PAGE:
Climate Conservation Solutions Initiative

The Climate Conservation Solutions Initiative aims to accelerate the pace of conservation in northern Wisconsin through raising awareness and support of natural solutions to our changing climate. Natural climate solutions include conservation and restoration of forests, wetlands, grasslands and shorelands. Land conservation is a tool that offers real hope. Land that is left in its natural state will help lessen climate related impacts and build resilience to weather extremes.


Warming winters and more severe storms already are impacting the northern forests, wetlands and lakes. Consider the future. What would the northwoods be like without maple syrup, wild rice, ice fishing, snowmobiling, working forests, calling loons, plentiful walleye and clean, clear waters? The northwoods’ economy, culture and identity are tied to its natural resources and recreational opportunities which are now threatened. Land conservation is a proven, nature-based solution to address the impacts of climate change. More land needs to be set aside today to leave a meaningful legacy for tomorrow.

Protected natural lands give back to us

Forests and wetlands help lessen the impacts of more frequent extreme storms by holding water where it falls, keeping our communities safer during flooding and droughts. By trapping and storing carbon, they reduce the concentration of the greenhouse gas in the atmosphere and ease the severity of climate change. Preserving forests and wetlands and the corridors between them help animals and plants adapt to increased variability in seasonal temperature and precipitation.

Maintaining natural lake and river shorelands will help keep our waters clean even as more and more precipitation falls in fast, heavy downpours. Trees, shrubs, native grasses and wildflowers absorb rain and block the flow of water off lawns and roadways. Without that line of defense, storm runoff would carry soil, fertilizers and other pollutants to waters. The excess nutrients would spur algae blooms, increase water temperatures and degrade water quality.

Learn more about the role of Forests

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Learn more about the role of wetlands

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Learn more about the role of natural shoreland

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Support our initiative

Take Action!

Our region is now considered a climate haven. As more people migrate north, the population will grow, putting stress on infrastructure and natural resources. We need to act now to accelerate the pace of land conservation. Offer your support to protect land in the northwoods.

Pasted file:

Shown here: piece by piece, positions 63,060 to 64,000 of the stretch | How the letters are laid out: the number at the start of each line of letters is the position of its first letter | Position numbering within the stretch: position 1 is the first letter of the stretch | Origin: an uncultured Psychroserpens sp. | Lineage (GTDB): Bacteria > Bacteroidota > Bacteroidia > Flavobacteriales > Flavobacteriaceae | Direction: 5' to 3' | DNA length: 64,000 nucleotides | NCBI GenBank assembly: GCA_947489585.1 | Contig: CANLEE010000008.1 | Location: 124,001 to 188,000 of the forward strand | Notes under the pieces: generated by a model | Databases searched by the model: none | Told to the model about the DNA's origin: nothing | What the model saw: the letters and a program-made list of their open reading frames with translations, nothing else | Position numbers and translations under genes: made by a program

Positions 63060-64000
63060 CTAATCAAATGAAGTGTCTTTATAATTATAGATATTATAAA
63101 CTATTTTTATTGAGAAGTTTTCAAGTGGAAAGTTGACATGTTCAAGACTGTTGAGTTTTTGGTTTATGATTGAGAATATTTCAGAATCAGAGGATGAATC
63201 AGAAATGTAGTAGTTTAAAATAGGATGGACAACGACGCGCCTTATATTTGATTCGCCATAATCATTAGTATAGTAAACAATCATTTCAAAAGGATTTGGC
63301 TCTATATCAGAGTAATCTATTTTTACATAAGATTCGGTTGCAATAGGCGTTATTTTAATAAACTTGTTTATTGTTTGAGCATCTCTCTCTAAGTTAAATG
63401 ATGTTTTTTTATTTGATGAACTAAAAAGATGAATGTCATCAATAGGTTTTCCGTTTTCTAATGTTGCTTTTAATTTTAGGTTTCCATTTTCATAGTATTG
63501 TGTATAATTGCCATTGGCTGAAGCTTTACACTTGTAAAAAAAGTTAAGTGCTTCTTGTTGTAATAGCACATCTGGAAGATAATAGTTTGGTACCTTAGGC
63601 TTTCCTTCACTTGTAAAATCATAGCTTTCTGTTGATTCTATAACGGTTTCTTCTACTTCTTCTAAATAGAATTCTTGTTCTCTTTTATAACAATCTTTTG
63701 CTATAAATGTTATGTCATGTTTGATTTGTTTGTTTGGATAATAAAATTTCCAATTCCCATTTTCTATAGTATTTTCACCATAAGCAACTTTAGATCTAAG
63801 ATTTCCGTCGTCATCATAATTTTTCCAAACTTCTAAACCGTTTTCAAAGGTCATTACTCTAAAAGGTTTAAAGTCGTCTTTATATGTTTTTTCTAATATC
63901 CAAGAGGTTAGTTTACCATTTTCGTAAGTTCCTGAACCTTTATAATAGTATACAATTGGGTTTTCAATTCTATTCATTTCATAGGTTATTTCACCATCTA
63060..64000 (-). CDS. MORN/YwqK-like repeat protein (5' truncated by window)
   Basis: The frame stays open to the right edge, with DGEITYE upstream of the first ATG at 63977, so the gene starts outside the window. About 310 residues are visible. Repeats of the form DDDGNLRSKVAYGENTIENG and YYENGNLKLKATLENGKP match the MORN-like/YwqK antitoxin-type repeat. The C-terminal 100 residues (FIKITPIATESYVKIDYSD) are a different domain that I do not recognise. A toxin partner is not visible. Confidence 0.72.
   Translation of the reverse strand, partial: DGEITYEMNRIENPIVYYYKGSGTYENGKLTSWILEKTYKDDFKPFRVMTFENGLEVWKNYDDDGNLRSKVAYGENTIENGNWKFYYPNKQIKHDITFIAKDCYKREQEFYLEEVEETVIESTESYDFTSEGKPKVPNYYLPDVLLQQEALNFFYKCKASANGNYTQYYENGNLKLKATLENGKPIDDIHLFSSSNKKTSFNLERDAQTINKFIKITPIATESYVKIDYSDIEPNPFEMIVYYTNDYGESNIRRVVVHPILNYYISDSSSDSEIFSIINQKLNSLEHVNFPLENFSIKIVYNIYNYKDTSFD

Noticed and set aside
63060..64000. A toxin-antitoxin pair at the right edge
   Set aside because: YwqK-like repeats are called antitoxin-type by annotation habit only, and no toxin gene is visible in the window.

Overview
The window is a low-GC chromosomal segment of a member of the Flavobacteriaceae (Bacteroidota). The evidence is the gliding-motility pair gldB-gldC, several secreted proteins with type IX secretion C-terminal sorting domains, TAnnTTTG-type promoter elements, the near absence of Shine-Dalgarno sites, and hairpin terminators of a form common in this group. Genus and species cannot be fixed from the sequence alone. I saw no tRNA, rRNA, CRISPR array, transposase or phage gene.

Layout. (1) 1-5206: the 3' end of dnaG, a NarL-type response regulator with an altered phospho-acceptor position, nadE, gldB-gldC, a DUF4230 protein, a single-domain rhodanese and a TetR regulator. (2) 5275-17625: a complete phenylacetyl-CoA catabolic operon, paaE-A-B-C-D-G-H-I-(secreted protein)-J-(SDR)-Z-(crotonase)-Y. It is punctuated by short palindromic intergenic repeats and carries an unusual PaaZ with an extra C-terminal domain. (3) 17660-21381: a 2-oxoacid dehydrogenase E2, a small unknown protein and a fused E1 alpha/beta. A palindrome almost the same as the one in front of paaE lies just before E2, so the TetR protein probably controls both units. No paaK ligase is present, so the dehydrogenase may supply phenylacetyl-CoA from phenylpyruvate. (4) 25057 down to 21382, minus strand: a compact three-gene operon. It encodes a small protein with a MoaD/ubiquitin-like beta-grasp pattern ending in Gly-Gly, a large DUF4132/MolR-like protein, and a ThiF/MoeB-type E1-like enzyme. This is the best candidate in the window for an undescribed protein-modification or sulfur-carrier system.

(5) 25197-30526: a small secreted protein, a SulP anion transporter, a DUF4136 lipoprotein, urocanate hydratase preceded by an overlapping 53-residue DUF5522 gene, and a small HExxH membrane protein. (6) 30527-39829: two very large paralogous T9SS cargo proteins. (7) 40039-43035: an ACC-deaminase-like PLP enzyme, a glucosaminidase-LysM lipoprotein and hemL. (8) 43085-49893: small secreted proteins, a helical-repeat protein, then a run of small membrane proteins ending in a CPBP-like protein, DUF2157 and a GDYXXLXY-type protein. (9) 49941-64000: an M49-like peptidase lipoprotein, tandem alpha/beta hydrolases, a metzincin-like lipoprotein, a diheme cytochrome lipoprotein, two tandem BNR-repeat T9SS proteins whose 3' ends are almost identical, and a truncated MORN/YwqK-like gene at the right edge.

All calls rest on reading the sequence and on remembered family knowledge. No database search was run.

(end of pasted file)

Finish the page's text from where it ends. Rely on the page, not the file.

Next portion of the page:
Become a contributing supporter or renew your support with a donation. Your gift will go toward our land protection programs that ultimately make our communities safer and more resilient in the face of climate change.


Conserve your land, or purchase land for the purpose of protecting it. Land conservation is critical to the stabilization of our climate and increasing climate resiliency. A sizable amount of privately owned land in the U.S. will be needed to maximize the potential of natural climate solutions — that's where land trusts come in.


Talk with your neighbors, local officials and representatives about changing practices and policies to better adapt to climate change. Check out the resources below, especially those that practice advocacy as a part of their mission.

Resources to learn more about the importance of protecting our waters:

NWLT is partnering with Gathering Waters and the Land Trust Alliance to demonstrate that land conservation is climate action. Learn about their climate programs and those of other organizations in Wisconsin and beyond.

Land Conservation is Climate Action Infographic
Click image to enlarge the infographic by Gathering Waters


Nature-based solutions can mitigate more than 1/3 of carbon dioxide emissions by 2030 and help keep global average temperature increases under 2 °C, a goal set by the Paris Climate Agreement to prevent the most severe and destructive climate changes. Permanently conserving healthy land is climate action that has immediate results. Restoration of unhealthy forests and wetlands will take many decades to achieve comparable results.


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